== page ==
Tiina Lyyra-Laitinen
Tomi Laitinen
Seppo Heinonen
Author Affiliation
Departments of Clinical Chemistry Obstetrics and Gynaecology, Kuopio University Hospital and University of Kuopio, FIN-70210 Kuopio, Finland.
Source
Eur J Endocrinol. 2010 Feb;162(2):259-65
Date
Feb-2010
Language
English
Publication Type
Article
Keywords
Adult
Arginine - analogs & derivatives - blood
Atherosclerosis - epidemiology - metabolism
Brachial Artery - physiology
C-Reactive Protein - metabolism
Contraceptives, Oral - therapeutic use
Creatinine - blood
Estrogens - therapeutic use
Female
Finland - epidemiology
Humans
Menstrual Cycle - metabolism
Progesterone Congeners - therapeutic use
Prospective Studies
Risk factors
Vasodilation - physiology
Young Adult
Abstract
The aim of this study was to evaluate changes in the nitric oxide synthase inhibitor asymmetric dimethylarginine (ADMA) levels during different menstrual cycle phases in young adult women with or without oral contraceptive (OC) use.
The subjects (n=1079) originated from a large population-based, prospective cohort study conducted in Finland. Plasma ADMA, symmetric dimethylarginine (SDMA), L-arginine, C-reactive protein, creatinine, and brachial artery flow-mediated dilatation (FMD) were measured. The use of OCs and menstrual cycle phase were determined from a questionnaire.
In non-OC users, ADMA (P=0.017), L-arginine (P=0.002), and ADMA/SDMA ratio (P
PubMed ID
19934267 View in PubMed
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Adverse perinatal outcomes associated with moderate or severe maternal anaemia based on parity in Finland during 2006-10.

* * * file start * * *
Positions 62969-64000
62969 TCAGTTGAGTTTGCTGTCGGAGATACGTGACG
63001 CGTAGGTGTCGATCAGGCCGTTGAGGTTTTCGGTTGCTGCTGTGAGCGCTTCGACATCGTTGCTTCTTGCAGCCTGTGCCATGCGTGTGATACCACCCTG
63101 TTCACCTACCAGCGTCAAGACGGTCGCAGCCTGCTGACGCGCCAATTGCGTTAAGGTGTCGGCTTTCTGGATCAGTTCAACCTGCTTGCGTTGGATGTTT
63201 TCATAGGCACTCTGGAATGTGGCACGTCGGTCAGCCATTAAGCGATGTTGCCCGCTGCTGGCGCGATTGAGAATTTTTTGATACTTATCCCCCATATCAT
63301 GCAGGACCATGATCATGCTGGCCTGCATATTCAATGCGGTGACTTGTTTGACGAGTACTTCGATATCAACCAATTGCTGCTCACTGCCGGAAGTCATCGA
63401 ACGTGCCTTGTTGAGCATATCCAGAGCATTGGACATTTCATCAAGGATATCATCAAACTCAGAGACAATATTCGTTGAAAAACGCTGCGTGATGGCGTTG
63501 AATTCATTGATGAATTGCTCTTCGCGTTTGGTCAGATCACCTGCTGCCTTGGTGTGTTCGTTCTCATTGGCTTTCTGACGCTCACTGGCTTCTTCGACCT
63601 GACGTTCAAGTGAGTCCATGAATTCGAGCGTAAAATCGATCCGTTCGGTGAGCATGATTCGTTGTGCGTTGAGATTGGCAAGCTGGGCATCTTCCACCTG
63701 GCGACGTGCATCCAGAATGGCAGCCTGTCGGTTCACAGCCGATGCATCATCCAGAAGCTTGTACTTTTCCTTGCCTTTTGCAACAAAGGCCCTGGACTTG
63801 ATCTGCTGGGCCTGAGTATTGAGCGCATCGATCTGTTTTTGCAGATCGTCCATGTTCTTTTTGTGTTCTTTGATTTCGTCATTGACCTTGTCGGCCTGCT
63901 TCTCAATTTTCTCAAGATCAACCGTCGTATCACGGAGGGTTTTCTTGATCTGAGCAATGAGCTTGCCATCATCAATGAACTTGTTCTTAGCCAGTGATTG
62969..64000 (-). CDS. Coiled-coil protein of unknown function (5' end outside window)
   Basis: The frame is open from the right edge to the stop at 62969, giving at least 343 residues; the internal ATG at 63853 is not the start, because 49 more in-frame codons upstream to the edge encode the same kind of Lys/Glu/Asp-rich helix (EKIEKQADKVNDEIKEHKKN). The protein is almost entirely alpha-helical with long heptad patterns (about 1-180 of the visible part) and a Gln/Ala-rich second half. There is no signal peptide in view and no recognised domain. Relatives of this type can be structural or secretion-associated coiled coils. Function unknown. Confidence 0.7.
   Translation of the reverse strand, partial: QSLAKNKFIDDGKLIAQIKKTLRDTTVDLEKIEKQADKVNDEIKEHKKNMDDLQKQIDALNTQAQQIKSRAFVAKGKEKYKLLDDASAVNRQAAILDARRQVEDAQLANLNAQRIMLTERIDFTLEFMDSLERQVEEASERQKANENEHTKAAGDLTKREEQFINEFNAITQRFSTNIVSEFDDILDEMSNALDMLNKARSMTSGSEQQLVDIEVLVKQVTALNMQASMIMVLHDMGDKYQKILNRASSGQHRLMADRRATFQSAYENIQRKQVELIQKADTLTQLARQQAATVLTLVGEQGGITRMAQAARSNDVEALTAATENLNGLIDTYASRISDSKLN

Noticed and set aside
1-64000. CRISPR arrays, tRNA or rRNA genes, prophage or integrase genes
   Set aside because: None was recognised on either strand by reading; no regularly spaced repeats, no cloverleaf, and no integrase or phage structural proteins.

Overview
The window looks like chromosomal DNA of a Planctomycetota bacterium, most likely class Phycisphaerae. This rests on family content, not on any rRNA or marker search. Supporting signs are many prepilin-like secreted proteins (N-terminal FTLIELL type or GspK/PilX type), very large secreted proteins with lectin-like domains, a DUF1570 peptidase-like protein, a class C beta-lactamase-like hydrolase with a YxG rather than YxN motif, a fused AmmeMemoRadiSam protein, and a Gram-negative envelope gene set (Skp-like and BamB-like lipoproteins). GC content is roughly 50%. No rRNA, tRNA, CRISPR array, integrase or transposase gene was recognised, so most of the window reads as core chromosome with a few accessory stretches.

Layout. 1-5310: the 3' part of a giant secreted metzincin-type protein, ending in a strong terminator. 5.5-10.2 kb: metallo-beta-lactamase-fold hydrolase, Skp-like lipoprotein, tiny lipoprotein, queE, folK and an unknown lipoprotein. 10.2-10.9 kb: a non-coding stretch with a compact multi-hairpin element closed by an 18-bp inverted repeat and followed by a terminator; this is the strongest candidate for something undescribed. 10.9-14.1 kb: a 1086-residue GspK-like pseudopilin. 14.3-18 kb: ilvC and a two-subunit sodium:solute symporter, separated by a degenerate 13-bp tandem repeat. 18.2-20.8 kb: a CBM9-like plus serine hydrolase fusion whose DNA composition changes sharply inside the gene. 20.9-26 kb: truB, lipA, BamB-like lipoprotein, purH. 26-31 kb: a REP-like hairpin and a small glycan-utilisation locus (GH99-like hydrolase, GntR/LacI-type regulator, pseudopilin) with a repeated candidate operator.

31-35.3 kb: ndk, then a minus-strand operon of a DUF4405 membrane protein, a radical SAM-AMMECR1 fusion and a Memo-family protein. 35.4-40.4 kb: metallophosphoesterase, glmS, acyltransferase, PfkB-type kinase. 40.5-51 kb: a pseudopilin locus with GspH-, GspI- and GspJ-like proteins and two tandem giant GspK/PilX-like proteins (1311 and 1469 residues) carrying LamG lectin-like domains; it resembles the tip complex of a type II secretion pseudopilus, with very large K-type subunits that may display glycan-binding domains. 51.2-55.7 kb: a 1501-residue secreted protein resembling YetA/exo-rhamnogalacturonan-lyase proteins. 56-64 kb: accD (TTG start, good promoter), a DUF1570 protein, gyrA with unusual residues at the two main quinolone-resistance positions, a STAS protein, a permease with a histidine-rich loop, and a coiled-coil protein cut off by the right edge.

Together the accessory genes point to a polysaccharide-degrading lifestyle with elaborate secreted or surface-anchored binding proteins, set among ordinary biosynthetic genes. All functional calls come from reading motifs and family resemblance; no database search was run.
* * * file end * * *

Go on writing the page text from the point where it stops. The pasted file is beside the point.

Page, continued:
https://arctichealth.org/en/permalink/ahliterature263229
Source
Paediatr Perinat Epidemiol. 2014 Sep;28(5):372-80
Publication Type
Article
Date
Sep-2014
Author
Sari Räisänen
Vijaya Kancherla
Mika Gissler
Michael R Kramer
Seppo Heinonen
Source
Paediatr Perinat Epidemiol. 2014 Sep;28(5):372-80
Date
Sep-2014
Language
English
Publication Type
Article
Keywords
Adult
Anemia - epidemiology
Female
Finland - epidemiology
Humans
Parity
Pregnancy
Pregnancy Complications, Hematologic - epidemiology
Pregnancy Outcome - epidemiology
Prevalence
Retrospective Studies
Risk factors
Young Adult
Abstract
Anaemia during pregnancy is an important public health problem. We investigated whether the association between maternal anaemia during pregnancy and adverse perinatal outcomes differed between nulliparous and multiparous women.
A retrospective population-based cohort study was conducted using data on all singleton births (n?=?290?662) recorded in the Finnish Medical Birth Register during 2006-10. Maternal anaemia was defined as a maternal haemoglobin level of
PubMed ID
24938307 View in PubMed
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Anaemia in the first but not in the second or third trimester is a risk factor for low birth weight.